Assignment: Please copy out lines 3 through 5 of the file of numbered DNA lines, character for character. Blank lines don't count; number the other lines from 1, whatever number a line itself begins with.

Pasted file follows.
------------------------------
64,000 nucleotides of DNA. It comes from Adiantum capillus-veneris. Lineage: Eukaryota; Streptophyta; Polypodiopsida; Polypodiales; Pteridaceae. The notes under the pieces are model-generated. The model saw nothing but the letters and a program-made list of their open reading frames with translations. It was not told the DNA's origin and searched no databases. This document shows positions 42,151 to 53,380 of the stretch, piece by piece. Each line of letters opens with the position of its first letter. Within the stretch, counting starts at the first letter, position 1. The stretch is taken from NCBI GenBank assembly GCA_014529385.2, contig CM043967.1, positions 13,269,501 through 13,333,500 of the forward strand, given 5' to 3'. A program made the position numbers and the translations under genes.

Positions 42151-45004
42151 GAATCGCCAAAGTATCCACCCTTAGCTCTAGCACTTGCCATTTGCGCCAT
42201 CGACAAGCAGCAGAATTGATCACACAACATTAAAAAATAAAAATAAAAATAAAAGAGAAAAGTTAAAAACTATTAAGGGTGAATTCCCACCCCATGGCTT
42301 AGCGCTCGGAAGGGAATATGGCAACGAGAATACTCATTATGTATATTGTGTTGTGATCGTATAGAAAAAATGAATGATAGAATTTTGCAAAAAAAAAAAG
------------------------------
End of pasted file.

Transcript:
42151 GAATCGCCAAAGTATCCACCCTTAGCTCTAGCACTTGCCATTTGCGCCAT
42201 CGACAAGCAGCAGAATTGATCACACAACATTAAAAAATAAAAATAAAAATAAAAGAGAAAAGTTAAAAACTATTAAGGGTGAATTCCCACCCCATGGCTT
42301 AGCGCTCGGAAGGGAATATGGCAACGAGAATACTCATTATGTATATTGTGTTGTGATCGTATAGAAAAAATGAATGATAGAATTTTGCAAAAAAAAAAAG